High-profile attorneys in Houston, and throughout the State of Texas, routinely issue headline-grabbing press releases about their lawsuits. The scene is oft-repeated: the attorney, flanked by his clients, holds a press conference to discuss the allegations, which is followed soon thereafter by an official press release to the local media. Recently, the Texas Supreme Court held that the judicial-proceedings privilege and attorney immunity do not shield attorneys who make defamatory statements outside a judicial proceeding – even if the statements accurately summarize the pleadings. In Landry v. Animal Legal Defense Fund, the attorney for the ALDF issued a notice letter pursuant to the Endangered Species Act to Landry’s regarding the tiger habitat at its Downtown Aquarium. The next day, the ALDF issued a press release describing the notice letter and criticizing the tigers’ conditions. This was followed by newspaper headings regarding the potential lawsuit as well as numerous Facebook posts and tweets by the ALDR regarding the tigers.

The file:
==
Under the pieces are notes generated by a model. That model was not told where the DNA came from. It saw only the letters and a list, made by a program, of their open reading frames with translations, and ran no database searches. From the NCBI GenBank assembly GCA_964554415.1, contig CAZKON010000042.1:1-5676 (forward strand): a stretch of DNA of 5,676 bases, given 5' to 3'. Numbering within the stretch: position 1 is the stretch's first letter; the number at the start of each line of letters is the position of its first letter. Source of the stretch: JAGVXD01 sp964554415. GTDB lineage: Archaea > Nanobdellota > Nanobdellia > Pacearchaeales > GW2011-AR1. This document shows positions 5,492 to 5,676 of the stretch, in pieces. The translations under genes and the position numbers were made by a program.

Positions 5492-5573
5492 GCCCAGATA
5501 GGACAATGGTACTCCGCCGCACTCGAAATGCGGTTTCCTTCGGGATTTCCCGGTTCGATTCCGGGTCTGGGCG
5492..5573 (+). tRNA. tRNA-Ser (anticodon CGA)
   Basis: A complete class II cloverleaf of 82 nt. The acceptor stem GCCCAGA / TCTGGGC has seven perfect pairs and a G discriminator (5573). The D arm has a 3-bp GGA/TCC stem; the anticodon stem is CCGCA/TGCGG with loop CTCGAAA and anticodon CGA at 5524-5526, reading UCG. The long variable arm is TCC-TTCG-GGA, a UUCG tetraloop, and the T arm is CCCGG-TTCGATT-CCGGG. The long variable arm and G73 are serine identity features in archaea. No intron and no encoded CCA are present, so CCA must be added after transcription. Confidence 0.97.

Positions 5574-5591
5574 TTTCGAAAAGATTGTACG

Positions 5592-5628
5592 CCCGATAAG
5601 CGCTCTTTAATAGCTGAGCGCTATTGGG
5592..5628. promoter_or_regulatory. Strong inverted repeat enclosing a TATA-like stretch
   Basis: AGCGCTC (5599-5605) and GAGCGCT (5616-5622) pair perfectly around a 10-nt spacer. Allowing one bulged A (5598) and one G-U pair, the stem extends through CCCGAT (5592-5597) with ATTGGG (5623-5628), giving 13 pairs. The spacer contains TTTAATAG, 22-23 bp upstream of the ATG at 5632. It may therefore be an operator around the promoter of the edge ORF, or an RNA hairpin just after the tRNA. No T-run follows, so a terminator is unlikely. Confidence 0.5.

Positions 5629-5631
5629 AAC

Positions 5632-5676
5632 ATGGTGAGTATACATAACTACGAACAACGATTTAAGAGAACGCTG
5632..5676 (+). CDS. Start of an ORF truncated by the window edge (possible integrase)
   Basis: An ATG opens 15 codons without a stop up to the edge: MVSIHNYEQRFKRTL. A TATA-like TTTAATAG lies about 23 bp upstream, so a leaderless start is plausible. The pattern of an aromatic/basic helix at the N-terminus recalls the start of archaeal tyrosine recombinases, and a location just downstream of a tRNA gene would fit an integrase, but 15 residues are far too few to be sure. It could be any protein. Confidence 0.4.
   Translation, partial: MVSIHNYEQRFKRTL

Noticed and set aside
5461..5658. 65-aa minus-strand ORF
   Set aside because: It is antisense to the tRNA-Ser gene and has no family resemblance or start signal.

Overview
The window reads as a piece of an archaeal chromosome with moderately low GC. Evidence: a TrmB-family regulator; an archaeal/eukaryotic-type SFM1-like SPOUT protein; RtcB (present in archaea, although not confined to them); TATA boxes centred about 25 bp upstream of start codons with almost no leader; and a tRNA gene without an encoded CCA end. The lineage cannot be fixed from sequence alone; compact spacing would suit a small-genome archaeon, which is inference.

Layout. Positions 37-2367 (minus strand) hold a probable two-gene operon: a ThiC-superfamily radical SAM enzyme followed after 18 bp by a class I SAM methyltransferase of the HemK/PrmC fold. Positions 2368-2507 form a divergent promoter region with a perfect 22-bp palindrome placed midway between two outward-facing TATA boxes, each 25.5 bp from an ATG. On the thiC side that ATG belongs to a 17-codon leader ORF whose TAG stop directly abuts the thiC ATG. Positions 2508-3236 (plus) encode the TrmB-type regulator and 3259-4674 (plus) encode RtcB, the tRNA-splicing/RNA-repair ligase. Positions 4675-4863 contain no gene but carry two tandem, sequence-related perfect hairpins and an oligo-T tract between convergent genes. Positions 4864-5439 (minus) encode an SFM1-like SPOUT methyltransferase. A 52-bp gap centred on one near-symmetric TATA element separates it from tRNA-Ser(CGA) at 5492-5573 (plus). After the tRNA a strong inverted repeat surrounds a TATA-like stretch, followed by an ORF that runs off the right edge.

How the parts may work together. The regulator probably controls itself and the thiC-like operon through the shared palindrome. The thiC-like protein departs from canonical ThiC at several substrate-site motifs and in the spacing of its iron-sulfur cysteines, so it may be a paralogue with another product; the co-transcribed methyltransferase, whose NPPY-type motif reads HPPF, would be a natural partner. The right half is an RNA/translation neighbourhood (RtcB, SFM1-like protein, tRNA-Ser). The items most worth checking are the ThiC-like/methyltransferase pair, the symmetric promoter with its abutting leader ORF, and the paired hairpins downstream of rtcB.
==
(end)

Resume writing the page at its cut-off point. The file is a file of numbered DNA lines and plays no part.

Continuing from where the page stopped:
In response, Landry’s sued the ALDF for libel. After an appeal, the Texas Supreme Court determined that the notice letter was protected by the judicial-proceedings privilege because it was “necessary to set the judicial machinery in motion.” However, the Court concluded that the ALDF lost the judicial-proceedings privilege’s protections when it repeated the notice letter’s allegations with the press release for publicity purposes “outside the protected context within which the statements originally were made.” The Court also held that the publicity statements and social media posts were not the actions of a lawyer acting in the lawyerly capacity to which attorney-immunity applies. Therefore, a press release may subject an attorney to a suit for libel, even if they just repeat the allegations set forth in their petition.